Review by Kath R:
I chose this novel from the pile because it had a photograph of Pamela Frankau on the back looking very intently at the camera smoking a cigarette and looking very much the professional writer. I immediately regretted my choice when I found out from the flyleaf that it would be about religion and I thought it might be too earnest and too evangelical for me.
I could not have been more wrong – yes, it is about redemption and search for salvation but it is also about being a writer, about choices and about relationships between men and women, father and daughter, mother and son.
This is the story of David Neilson. At the start of the novel, he is on a bridge being led by a stranger and the reader quickly realises that he is on the brink of death and the afterlife. The novel looks back at some significant events of his life which have lead him to this point. There is an incident when he is a child, one in his twenties, a later one when he is married with a daughter, culminating in a series of events in which he wants the comfort which God would give him. The story moves in time from the present (1957) in which he is called Neilson to the events referred to above in which he is referred to as David.
The structure of the novel feels modern, although having been written in 1957 it is slightly outside the scope of the collection. When I was reading it I compared the structure to that of Atonement in which someone looks back at her life and actions and spends her life atoning for a single act. In this novel the atonement is being sought for an event which happens in David’s life about halfway though the book.
The descriptions of the scenery of the beach and swimming in the sea during childhood holidays are superb, always linked to his emotions. In one paragraph he refers to getting into difficulties in the water:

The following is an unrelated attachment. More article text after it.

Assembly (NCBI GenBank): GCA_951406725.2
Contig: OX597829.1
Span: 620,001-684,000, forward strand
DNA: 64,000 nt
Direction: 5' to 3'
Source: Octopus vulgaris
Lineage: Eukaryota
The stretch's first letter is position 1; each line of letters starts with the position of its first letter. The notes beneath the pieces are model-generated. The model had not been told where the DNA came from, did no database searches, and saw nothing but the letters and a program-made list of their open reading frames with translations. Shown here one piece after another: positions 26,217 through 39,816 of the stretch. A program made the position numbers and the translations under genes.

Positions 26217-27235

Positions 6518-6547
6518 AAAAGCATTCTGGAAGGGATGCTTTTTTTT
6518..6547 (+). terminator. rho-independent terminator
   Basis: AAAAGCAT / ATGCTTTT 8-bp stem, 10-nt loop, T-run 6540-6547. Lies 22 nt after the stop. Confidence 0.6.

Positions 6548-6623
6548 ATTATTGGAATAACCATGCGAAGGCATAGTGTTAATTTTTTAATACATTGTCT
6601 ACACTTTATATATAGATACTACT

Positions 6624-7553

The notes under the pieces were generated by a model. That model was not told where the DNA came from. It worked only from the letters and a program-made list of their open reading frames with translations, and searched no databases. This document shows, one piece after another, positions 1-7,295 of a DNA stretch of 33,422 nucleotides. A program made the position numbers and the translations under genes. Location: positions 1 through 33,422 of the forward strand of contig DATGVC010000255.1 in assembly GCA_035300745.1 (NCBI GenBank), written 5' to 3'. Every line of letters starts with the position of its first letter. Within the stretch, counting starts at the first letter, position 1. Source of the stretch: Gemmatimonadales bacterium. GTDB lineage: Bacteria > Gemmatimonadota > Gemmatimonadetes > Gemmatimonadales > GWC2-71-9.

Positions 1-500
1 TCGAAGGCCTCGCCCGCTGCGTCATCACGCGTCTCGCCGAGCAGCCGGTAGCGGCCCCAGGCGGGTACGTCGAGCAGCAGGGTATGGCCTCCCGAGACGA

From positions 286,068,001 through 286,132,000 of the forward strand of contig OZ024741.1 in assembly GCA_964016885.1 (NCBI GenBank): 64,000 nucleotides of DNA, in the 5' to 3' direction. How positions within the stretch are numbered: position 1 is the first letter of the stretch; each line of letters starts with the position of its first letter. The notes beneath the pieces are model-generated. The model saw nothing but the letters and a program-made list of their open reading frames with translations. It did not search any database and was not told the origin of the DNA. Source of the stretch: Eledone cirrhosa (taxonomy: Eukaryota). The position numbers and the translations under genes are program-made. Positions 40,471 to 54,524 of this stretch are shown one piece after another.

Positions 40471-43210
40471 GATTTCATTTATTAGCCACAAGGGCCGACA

‘As he yelled the silver line curled and wall (of sea) broke on top of him. Now he would die, Down, down, down, bursting in the dark. Blind, strangling below tons of water that roared and roared’ (p22)
The casino in France feels very realistic (p112) as does the tension around David’s recklessness when gambling. The incident following the visit to the casino and which ends the trip to France is shocking to the reader. Pamela Frankau only alludes to the event in one short sentence and the reader is then taken forward 5 years in the next chapter to discover the full horrific effects of the incident. This was a superb device which made me gasp and go back and re-read the passage. Pamela Frankau made me care about David.
The women in the story are all strong, in paid professional work and equals to their husbands. There are few working-class women in the novel, but one of them is key to David’s religious conversion and she is also a whole character. One character particularly fascinated me ; I wanted to hear far more about aunt Rachel, who David says as an aside, ‘I later found out was my mother’ and never refers to the matter again.
There were a couple of negatives for me as a 21st century reader. Linda, David’s wife, refers to her past sexual relationship with a woman as ‘arrested development. Now I look at it, I can see my bi-sexuality was just that: Failure to grow up’ (p272). Pamela Frankau herself had a 10 year relationship with a woman. Also I disagreed with David’s (and Frankau’s) attitude to atheism: ‘You never claimed to be an atheist. No intelligent person ever does’ (p272).
In the back flyleaf there is a quote from John Davenport, from the Observer about Pamela Frankau’s A Wreath for the Enemy:
‘This is a real novel, admirably constructed and succinct, the characters beautifully observed, credible but not conventional’.
This sentence could apply to The Bridge. I loved the novel and am so excited to discover a new author.